Can anyone please explain the differences between Anderson and Mott insulator-metal transition? I found some information in the book named "The_Physics_of_Amorphous_Solids". enter image description here

  • $\begingroup$ I gave my +1 long ago but just wanted to check how things are going now. Did you figure this out? Are you still working on it? $\endgroup$ Feb 6, 2023 at 20:39
  • $\begingroup$ Sorry, I havent been clear about those types of transitions. If you have some information, please share with us. $\endgroup$
    – Binh Thien
    Feb 10, 2023 at 11:05

1 Answer 1


These transitions are not intuitive, so it not easy to explain. Simply, if you know the Bloch theorem well as a basis to describe approximately the solutions in a periodic system, you can understand that this theorem is based on a local periodic potential. Normally a Bloch state lead to the band theory where a partially occupied band is a conductor (there are delocalized states) and fully occupied bands is an insulator or a semiconductor (localized state).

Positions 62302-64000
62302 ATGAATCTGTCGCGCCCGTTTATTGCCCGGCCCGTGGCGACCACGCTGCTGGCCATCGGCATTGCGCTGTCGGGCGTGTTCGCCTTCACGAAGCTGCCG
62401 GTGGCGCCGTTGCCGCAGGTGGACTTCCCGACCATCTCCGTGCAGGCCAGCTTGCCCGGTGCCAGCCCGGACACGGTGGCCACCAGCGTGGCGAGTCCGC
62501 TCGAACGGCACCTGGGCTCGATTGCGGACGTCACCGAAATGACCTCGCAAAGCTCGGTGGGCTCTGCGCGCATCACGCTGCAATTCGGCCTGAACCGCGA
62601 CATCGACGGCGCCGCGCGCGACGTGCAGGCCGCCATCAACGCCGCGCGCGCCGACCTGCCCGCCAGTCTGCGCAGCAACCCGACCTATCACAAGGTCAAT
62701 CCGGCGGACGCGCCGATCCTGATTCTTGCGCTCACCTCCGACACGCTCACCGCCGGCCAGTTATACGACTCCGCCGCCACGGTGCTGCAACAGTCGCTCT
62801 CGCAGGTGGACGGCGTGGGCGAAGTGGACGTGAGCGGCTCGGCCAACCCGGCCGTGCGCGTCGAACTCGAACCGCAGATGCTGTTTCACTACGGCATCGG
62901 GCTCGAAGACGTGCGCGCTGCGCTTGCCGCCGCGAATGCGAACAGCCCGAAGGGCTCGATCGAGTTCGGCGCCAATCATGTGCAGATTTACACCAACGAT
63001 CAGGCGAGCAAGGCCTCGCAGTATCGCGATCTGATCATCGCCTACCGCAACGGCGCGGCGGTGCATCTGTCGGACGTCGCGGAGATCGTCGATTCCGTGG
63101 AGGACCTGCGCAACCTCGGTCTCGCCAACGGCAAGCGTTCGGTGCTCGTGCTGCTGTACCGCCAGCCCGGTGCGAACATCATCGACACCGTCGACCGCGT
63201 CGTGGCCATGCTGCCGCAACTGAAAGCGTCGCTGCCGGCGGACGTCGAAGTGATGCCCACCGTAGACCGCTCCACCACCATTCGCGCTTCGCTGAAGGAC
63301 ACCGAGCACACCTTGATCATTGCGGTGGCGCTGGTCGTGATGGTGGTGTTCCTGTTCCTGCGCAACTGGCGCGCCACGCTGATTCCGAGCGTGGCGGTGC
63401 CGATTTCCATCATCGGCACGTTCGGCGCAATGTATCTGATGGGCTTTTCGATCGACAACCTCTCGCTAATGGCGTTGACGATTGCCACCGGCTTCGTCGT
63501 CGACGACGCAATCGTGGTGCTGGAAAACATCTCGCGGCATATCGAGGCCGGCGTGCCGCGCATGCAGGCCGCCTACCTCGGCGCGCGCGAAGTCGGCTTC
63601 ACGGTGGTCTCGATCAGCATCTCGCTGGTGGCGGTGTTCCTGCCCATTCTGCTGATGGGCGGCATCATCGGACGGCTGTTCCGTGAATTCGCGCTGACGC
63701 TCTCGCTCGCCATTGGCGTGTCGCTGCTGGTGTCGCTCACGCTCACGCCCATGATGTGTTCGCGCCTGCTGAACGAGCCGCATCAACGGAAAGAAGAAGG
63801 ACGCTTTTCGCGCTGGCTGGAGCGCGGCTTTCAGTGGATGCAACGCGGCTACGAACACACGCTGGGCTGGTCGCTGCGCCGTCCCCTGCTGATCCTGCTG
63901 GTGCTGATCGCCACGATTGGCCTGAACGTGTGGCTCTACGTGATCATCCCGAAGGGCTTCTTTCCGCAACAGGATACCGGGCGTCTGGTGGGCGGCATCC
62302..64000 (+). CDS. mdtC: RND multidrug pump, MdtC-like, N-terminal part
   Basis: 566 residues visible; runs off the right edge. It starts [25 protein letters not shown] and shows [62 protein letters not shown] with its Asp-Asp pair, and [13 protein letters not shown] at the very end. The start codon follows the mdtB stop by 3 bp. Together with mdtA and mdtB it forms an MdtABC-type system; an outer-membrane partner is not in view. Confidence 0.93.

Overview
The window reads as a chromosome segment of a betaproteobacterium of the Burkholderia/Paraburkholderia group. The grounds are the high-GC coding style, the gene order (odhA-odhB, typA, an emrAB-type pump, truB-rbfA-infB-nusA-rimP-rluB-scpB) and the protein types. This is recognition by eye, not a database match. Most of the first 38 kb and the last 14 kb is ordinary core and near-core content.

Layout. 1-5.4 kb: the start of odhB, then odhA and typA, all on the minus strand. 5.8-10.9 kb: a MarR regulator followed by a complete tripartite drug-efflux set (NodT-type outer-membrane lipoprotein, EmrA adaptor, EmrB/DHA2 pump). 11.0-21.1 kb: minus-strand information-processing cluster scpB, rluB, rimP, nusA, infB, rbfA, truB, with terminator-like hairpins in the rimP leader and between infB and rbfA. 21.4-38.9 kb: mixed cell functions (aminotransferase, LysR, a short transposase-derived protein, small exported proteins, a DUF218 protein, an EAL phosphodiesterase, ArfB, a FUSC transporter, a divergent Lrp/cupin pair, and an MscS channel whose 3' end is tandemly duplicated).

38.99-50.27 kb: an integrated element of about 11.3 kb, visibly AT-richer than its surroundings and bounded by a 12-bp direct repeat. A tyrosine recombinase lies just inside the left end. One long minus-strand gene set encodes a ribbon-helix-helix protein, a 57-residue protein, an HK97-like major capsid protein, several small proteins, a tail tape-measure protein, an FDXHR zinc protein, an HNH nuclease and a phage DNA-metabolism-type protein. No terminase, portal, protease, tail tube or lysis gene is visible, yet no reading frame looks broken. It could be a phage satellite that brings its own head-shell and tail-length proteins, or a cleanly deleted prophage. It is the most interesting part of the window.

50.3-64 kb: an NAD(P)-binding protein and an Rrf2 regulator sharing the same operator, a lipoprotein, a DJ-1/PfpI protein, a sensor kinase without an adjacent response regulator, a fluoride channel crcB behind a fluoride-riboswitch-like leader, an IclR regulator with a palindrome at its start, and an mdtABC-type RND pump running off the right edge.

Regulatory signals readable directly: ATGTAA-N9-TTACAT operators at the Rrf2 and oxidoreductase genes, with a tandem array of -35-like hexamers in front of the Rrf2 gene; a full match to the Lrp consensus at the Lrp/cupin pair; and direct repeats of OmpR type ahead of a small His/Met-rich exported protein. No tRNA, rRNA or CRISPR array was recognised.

Now the problem is the fact that the potential in solids is not a local periodic potential.

When the non-local electron-electron (e-e) interactions are dominant, the Bloch state is disturbed $\rightarrow $ We have a Mott transition the material with a partially occupied band become an insulator. When the potential is not strictly periodic, due to impurities (even if the e-e interaction can be neglected) the Bloch state is also disturbed $\rightarrow $ we have an Anderson transition.

For Bloch's theorem to remain valid, the electrons should have enough kinetic energy compared to the quantities affecting the periodicity of the potential (e-e interaction or impurities). Therefore a wide bandwidth $B$ (or hopping integral) is needed as in your image compared to $U$ or $W$ affecting the potential.


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